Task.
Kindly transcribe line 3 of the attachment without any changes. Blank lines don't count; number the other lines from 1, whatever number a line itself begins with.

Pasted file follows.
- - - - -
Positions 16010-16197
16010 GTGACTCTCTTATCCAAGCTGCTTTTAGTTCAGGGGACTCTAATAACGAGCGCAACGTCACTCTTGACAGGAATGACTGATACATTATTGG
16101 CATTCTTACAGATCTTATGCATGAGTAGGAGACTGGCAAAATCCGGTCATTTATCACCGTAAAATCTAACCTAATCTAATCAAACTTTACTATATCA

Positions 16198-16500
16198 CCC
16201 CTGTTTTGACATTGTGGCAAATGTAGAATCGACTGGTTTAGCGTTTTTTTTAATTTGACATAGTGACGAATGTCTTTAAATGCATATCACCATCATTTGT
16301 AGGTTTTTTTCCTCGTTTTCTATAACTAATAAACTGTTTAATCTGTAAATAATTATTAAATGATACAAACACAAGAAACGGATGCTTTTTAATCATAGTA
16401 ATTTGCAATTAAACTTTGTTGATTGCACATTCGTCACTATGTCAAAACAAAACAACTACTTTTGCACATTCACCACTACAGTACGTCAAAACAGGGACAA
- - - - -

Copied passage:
16101 CATTCTTACAGATCTTATGCATGAGTAGGAGACTGGCAAAATCCGGTCATTTATCACCGTAAAATCTAACCTAATCTAATCAAACTTTACTATATCA